The terminal station designates first the particular repeater to be tested and closes said switch to provide a signal return path. Then, the terminal station transmits the test signal in which the mark ratio is adjusted until the optical output power of the electrical-optical conversion element becomes equal to the reference level. The mark ratio of the test signal when the optical output power in the tested repeater becomes equal to the reference level, is the indication of the degree of the degradation of the electrical-optical conversion element in that repeater.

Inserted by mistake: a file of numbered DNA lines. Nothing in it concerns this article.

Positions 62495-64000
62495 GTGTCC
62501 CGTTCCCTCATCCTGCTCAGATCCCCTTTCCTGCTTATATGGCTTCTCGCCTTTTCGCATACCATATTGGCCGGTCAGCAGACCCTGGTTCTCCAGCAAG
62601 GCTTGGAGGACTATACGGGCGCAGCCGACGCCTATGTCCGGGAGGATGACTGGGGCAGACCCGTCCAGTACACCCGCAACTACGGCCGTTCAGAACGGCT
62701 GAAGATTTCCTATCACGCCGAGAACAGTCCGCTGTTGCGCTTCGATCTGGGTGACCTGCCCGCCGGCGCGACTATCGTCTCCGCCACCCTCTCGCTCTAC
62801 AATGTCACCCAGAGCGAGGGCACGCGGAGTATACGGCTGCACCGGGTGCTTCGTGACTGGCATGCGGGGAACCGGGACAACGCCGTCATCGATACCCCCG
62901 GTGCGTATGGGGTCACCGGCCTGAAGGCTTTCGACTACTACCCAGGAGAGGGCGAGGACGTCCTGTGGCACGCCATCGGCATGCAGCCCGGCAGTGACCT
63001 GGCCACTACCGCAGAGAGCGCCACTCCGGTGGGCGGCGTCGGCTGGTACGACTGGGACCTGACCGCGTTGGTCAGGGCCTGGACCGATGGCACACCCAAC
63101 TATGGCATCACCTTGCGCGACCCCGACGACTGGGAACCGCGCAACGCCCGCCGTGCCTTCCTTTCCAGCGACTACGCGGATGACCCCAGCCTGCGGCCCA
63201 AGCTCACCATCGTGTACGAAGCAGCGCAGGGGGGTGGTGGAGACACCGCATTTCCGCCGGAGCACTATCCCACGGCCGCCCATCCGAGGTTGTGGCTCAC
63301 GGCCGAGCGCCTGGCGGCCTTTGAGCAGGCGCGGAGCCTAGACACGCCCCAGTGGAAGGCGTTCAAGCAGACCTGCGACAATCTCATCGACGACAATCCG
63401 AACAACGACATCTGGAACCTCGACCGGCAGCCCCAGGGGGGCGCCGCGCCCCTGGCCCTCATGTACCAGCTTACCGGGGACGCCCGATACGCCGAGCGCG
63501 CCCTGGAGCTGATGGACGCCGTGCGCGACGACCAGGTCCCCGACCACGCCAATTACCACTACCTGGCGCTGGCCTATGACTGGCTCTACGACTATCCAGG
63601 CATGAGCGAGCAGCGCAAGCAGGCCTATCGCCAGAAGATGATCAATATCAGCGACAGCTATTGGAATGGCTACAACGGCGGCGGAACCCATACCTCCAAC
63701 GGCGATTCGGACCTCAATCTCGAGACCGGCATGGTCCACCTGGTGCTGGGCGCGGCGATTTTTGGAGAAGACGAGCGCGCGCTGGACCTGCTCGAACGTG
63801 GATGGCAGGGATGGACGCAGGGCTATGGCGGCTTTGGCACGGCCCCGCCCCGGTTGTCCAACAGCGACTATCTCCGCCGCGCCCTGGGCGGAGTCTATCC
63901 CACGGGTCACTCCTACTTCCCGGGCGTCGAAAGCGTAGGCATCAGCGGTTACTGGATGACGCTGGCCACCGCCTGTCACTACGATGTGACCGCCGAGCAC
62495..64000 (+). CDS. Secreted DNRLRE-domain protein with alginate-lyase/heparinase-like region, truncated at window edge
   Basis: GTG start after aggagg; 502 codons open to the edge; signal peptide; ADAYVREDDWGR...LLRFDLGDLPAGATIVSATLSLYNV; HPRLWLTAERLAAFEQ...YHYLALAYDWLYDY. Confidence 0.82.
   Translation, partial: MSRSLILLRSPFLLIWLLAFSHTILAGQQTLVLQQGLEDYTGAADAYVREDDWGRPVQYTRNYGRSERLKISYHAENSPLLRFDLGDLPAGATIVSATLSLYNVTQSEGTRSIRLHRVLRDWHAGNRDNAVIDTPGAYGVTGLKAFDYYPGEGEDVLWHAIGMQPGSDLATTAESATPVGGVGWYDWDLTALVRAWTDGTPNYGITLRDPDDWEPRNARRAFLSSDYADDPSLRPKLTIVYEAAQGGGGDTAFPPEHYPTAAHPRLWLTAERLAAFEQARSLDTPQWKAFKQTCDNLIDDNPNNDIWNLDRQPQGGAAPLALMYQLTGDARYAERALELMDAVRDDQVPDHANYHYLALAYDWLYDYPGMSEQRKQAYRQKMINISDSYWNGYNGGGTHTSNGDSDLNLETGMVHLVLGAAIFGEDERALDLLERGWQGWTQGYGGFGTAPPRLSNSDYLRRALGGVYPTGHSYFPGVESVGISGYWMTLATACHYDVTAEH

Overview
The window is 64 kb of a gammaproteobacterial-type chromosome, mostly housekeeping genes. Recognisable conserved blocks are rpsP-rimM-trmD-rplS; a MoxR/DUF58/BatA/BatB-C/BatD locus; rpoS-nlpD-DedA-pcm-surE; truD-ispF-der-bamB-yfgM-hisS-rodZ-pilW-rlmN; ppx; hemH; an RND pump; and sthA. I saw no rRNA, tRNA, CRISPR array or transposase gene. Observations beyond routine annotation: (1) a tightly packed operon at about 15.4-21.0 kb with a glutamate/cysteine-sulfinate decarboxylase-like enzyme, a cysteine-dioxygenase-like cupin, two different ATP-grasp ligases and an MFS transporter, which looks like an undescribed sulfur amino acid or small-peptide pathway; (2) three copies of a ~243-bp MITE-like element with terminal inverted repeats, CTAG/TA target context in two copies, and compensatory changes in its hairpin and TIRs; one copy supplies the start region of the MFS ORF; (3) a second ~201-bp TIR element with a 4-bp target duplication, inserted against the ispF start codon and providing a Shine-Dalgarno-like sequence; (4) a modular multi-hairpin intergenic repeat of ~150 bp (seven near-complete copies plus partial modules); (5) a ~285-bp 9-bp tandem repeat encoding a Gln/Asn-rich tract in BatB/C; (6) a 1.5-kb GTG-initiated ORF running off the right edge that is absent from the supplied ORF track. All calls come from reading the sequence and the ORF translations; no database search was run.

The foregoing and other objects, features, and attendant advantages of the present invention will become better understood by means of the following description and accompanying drawings wherein;
FIG. 1 shows the explanatory diagram of the operational test of a repeater in a communication system,
FIG. 2 shows a block diagram of a prior laser output monitoring system,
FIG. 3 is a block diagram of an optical repeater according to the present invention,
FIG. 4 shows the explanatory curves of the reference voltage and the laser output,
FIG. 5 is the block diagram of the alternative of the repeater according to the present invention, and
FIG. 6 is a block diagram of test equipment installed in a terminal station for the test of the repeaters and the transmission line.